Flambards. A trilogy plus one that I first read for the horses, and a series that I cannot let go. KM Peyton’s saga is (excuse the near-tautology) epic; she swathes a group of people in layers of love, loss and life and it is so very near to perfection.
Christina, the central character arrives at Flambards as a child. She is an orphan, rich, and sent to her Uncle in order to ultimately marry his firstborn son. Her life, however, swiftly changes and she’s all too soon wrapped up in a vortex of horses, hunting and tempestuous spirits. Her world now begins and ends with Flambards.
Peyton is superbly skilled at writing emotion and books which require a repeat reading. There are levels upon levels upon levels in her books. I particularly adore her women, and was overjoyed to rediscover my love for Christina upon this reading. As Christina grows up, experiencing good (and heartbreakingly awful moments), she remains resolutely real. She is a contradictory soul – obnoxious, headstrong, confused, lovely, daring – but never dull. Never run of the mill. Never ‘stock’. Never boring.
Peyton also, as I’ve noted before, writes love superbly. A concept that still remains rare in children’s literature today is that of love being as much as a hindrance as it is a wonder. The duality of love. You love and you hate. Often at the same time. Love in children’s literature often acknowledges the all-consuming passion(viz. Bella and Edward) but rarely acknowledges any alternative to this model of relationships.Peyton does. She does it with Pennington and Ruth so brilliantly, and she does it here as well. The circle (square?) of relationships between the younger generation in Flambards is both dazzling and breath-taking. You know those years when you’re first discovering love? That you can do this – that you want to do this – that you need to do this? That longing for somebody to just – just hold you? Those moments when you look at somebody you’ve known forever and you think you maybe kind of sort of love them in a way you never thought you did? And then – then you think – what was I thinking? It’s X I want, and it was X all along! That’s what Peyton gets and she gets it wholeheartedly. The bitter reality, the total whole of love. It’s thrilling writing, the way she presents this dichotomy to the reader with such a matter-of-fact air that it can, quite easily, slip you by. You can, as I did when I was young, sit there and go “HORSIE”. It’s only on rereading, on slow and leisurely and damn-indulgent rereading, that you can start to pull these strands out from your former reading experience.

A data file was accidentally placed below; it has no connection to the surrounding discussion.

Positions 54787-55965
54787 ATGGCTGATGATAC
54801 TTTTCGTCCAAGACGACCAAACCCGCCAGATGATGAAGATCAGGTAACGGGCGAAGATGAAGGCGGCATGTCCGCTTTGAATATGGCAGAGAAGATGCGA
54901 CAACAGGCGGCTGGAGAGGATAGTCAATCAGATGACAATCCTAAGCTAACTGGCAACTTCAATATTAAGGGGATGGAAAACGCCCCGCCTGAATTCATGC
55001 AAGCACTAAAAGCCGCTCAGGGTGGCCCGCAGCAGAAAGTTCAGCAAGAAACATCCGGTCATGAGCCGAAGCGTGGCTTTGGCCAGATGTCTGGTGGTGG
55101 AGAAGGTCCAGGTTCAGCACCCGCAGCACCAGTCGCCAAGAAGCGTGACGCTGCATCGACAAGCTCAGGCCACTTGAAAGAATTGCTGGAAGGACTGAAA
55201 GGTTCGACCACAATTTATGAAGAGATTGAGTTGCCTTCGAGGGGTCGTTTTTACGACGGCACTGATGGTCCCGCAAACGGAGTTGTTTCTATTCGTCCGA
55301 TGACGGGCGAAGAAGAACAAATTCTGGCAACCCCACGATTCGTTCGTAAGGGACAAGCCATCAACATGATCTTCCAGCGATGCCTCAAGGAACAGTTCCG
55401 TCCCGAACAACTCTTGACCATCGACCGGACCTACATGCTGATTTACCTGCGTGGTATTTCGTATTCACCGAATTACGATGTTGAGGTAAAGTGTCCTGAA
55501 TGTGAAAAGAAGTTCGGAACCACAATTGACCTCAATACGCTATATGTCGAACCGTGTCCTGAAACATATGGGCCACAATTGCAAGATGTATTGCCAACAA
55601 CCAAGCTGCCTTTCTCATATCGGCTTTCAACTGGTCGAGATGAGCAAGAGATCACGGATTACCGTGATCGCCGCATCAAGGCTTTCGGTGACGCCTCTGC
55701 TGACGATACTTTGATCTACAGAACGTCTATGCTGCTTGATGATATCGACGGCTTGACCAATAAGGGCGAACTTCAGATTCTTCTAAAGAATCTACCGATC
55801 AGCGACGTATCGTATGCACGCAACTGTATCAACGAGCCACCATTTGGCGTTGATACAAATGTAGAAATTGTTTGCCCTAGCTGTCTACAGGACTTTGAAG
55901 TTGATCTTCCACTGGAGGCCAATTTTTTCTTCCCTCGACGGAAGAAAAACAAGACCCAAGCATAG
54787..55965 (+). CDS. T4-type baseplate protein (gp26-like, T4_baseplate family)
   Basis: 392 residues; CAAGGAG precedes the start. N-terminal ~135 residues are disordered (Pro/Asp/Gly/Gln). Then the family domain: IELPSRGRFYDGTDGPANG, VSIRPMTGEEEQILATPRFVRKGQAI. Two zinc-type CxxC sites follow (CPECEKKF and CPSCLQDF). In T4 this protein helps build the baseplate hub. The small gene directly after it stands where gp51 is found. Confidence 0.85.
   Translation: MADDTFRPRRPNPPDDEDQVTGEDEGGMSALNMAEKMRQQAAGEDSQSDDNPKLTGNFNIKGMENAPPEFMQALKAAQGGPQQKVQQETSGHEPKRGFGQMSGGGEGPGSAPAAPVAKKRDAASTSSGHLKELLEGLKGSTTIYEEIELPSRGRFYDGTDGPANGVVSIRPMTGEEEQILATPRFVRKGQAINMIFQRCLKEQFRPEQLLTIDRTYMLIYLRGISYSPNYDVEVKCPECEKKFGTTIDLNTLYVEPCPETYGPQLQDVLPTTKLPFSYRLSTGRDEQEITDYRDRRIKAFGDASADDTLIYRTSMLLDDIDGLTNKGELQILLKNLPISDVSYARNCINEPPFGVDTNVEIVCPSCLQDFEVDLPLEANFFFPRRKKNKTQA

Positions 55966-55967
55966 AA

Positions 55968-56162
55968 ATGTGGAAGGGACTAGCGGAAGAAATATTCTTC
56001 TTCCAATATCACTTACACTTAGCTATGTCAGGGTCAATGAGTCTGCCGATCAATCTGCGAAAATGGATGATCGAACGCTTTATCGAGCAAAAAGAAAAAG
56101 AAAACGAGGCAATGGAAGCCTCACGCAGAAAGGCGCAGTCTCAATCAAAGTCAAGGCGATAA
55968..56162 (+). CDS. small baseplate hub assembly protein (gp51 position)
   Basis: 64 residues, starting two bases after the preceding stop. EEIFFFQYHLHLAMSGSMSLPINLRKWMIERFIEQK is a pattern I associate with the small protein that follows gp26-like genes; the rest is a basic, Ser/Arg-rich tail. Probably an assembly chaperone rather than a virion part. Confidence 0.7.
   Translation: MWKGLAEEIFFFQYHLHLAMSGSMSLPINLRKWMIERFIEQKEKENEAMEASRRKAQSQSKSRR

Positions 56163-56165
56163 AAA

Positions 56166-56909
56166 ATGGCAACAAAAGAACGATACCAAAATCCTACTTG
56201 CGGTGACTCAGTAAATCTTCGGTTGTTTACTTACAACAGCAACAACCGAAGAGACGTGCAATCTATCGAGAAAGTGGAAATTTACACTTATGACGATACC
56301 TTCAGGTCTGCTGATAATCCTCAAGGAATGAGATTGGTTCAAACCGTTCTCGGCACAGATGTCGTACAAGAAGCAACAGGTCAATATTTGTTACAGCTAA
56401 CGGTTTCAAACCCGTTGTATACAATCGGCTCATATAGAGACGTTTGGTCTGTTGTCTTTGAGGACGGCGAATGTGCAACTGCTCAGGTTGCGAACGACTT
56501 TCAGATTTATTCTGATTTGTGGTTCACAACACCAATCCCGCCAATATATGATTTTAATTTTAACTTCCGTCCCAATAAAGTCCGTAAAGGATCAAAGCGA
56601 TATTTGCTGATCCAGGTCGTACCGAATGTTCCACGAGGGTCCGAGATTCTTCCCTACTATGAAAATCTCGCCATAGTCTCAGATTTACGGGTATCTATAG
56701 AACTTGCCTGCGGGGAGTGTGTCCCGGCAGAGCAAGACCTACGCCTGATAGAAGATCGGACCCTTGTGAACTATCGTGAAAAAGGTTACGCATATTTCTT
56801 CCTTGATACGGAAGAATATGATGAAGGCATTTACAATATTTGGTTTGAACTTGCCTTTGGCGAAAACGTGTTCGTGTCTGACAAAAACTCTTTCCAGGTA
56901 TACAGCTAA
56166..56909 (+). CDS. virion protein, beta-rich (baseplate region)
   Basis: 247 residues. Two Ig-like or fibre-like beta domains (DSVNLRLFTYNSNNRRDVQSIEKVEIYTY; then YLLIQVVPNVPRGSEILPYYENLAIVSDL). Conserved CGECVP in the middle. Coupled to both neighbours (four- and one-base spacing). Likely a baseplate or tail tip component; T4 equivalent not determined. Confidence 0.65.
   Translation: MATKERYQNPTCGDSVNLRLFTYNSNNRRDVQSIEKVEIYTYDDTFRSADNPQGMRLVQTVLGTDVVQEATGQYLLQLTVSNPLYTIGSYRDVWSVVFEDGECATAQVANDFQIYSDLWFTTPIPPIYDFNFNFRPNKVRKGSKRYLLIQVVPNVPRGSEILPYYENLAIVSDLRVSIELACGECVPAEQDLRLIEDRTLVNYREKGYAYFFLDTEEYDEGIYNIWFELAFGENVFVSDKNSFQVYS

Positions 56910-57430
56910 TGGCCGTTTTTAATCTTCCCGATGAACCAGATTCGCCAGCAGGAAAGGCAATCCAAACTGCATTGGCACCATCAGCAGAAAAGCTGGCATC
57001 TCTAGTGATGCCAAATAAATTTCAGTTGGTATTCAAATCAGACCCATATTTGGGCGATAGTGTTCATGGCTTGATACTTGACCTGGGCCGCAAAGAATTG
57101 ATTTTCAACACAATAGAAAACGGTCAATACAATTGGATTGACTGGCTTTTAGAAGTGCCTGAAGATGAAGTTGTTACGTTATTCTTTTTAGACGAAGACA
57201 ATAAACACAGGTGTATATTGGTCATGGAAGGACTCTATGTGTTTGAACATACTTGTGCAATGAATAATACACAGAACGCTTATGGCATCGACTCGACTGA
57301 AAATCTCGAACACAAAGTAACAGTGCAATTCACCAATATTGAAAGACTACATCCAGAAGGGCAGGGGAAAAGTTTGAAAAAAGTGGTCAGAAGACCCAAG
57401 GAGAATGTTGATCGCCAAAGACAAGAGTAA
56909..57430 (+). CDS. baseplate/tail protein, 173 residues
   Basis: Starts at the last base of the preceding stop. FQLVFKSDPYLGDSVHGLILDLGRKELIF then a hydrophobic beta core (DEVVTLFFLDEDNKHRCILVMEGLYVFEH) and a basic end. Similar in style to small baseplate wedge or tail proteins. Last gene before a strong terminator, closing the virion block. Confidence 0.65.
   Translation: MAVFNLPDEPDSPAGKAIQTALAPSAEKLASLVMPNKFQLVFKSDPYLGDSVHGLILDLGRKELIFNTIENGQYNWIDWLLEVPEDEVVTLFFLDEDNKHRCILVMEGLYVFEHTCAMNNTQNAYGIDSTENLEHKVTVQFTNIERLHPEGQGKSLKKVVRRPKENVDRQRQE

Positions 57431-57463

I’ve known these books for over half of my life. And they’ve served their purpose for each and every stage. Whenever I’ve reread this series, I’ve taken different things from them and they’ve moved me in different ways. It’s almost as if Peyton wrote a bildungsroman when she wrote Flambards. But it wasn’t the story of Christina. It was the story of every confused, hormonal, growing up in the countryside, horse-loving, relationship-forging girl who read it. It was, is and seems forever destined to be, in a way, mine.